In many bird species the dominant individuals have higher rates of food intake including dark-eyed juncos and oystercatchers. The dominant individuals in these groups fill themselves up first and fill up more quickly, so they spend less time foraging, which reduces the risk of predation. Thus they have increased survival because of increased nutrition and decreased predation.[7]


Despite the benefits to being of a high rank in a hierarchal group, there are also costs which offset these benefits. The most common costs to high-ranking individuals are higher metabolic rates and higher levels of stress hormones.[7] In great tits and pied flycatchers, high-ranking individuals experience higher resting metabolic rates and therefore need to consume more food in order to maintain fitness and activity levels compared to subordinates in their groups. The energetic costs of defending territory, mates, and other resources can be very consuming and cause high-ranking individuals, who spend more time in these activities, to lose body mass over long periods of dominance. Therefore, their physical condition decreases the longer they spend partaking in these high-energy activities, and they lose rank as a function of age.[7]

In wild male baboons, the highest ranking male, also known as the alpha, experiences high levels of both testosterone and glucocorticoid, which indicates that high-ranking males undergo higher levels of stress which reduces fitness. Reduced health and longevity occurs because these two hormones have immunosuppressant activity, which reduces survival and presents opportunities for parasitic infestation and other health risks. This reduced fitness due to the alpha position results in individuals maintaining high rank for shorter periods of time and having an overall reduced health and longevity from the physical strain and costs of the position.[11]

When to seek high rank

Given the benefits and costs of possessing a high rank within a hierarchal group, there are certain characteristics of individuals, groups, and environments that determine whether an individual will benefit from a high rank. Individual characteristics include whether or not high rank gives them access to valuable resources such as mates and food. Individuals will often weigh the cost of the resource against factors including their age, intelligence, experience, and physical fitness, which can determine the costs to gaining rank.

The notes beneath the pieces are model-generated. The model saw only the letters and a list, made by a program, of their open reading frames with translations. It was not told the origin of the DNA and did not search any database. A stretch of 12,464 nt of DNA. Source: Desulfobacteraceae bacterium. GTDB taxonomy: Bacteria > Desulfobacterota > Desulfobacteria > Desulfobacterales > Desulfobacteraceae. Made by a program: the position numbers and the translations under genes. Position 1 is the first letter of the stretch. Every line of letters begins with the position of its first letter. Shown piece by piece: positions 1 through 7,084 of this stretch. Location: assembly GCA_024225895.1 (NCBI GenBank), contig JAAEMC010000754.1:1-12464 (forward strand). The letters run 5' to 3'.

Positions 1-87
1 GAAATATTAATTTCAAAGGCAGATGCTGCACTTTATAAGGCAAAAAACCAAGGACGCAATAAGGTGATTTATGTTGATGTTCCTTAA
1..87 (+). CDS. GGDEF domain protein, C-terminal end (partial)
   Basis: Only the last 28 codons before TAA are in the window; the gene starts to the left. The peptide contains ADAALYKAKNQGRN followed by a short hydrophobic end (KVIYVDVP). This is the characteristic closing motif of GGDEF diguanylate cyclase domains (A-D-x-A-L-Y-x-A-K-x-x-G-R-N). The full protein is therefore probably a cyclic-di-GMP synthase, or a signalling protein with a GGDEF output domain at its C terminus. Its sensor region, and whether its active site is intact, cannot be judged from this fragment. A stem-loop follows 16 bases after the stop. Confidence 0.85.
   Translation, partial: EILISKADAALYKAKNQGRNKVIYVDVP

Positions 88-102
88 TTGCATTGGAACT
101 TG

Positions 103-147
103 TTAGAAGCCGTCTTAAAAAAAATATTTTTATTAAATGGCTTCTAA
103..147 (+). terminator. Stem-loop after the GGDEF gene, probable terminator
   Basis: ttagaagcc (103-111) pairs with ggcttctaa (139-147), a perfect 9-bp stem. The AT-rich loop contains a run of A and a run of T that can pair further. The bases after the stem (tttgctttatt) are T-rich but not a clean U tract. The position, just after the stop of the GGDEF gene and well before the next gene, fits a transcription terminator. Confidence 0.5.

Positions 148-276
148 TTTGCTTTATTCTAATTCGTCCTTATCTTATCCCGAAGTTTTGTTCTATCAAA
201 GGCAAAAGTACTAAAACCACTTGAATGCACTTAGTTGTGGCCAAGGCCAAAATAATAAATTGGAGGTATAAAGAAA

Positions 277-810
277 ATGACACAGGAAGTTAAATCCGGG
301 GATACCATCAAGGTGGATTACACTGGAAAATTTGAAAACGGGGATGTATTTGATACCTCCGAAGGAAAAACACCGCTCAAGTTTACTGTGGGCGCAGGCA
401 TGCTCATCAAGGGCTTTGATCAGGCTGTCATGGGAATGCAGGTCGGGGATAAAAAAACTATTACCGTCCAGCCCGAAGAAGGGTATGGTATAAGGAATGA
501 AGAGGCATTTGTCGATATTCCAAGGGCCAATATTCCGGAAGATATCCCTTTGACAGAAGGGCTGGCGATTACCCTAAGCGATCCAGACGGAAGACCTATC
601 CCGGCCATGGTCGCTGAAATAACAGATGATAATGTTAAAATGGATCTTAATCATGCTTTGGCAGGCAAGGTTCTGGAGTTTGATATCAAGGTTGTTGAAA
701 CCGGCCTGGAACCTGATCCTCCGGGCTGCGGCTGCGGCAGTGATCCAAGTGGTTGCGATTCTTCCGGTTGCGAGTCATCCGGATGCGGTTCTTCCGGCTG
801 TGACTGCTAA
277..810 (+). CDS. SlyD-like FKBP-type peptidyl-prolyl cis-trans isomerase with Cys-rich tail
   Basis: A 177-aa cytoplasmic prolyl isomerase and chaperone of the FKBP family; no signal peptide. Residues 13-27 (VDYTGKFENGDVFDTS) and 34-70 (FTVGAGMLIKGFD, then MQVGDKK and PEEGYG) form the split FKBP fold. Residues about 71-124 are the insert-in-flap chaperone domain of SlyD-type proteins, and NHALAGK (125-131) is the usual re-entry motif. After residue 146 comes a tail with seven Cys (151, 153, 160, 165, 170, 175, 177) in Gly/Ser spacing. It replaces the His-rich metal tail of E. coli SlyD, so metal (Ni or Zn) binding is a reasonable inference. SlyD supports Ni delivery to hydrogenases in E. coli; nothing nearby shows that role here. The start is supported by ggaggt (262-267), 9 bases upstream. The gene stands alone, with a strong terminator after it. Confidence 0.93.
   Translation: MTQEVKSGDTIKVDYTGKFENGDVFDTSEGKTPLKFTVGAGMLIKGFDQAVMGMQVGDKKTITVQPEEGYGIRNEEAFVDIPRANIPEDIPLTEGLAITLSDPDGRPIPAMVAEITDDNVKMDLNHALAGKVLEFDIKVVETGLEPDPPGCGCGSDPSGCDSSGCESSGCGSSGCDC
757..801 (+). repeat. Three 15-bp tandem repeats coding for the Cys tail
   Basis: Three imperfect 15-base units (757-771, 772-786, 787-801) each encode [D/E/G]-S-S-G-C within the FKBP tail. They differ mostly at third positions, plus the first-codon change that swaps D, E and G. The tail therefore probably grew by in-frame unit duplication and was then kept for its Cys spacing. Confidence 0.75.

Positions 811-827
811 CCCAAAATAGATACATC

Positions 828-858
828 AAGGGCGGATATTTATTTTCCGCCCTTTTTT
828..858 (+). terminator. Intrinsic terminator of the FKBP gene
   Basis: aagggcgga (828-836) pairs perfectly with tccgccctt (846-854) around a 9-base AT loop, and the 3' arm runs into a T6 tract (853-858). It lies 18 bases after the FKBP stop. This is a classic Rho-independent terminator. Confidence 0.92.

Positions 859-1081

Hierarchy results as an accumulation of individual interaction, group dynamics, and sharing of resources, therefore group size and composition can affect the dominance decisions of high-ranking individuals and hierarchy type. For example, in a large group with many males, it may be very challenging for the highest-ranking male to dominate all the mating opportunities, so some mate sharing probably exists. These occasional mating opportunities available to subordinates reduce the likelihood of subordinates challenging the dominant male - mating is no longer an all-or-nothing game and the scraps are enough to placate most subordinates. Another aspect that can determine dominance hierarchies is the environment. In populations of Kenyan vervets, high-ranking females have higher foraging success when the food resources are clumped, but when food is distributed throughout an area they lose their advantage because subordinate females can acquire food with less risk of encountering a dominant female.[7]



Direct benefits

There are a number of benefits to being subordinate. Subordination is beneficial in agonistic conflicts where rank predicts the outcome of a fight. Less injury will occur if subordinate individuals avoid fighting with higher-ranking individuals who would win a large percentage of the time - knowledge of the pecking order keeps both parties from incurring the costs of a prolonged fight. In hens it has been observed that both dominants and subordinates benefit from a stable hierarchical environment because fewer challenges means more resources can be dedicated to laying eggs.[12] It is also possible that in groups consisting of highly related individuals, kin selection influences the stability of hierarchical dominance. If a subordinate individual is closely related to the dominant individual, the subordinate may benefit more genetically by assisting the dominant individual, as his or her genes are still passed along in the offspring of the dominant individual. In a study of male savanna baboons, alpha males exhibited high levels of testosterone and stress. This stress and testosterone over a long period of time can lead to decreased fitness. The lowest ranking males in the hierarchy also demonstrated high stress levels, suggesting that it is the beta males that gain the most fitness, avoiding stress while still maintaining some of reproductive and nutritional benefits of moderate rank.[11]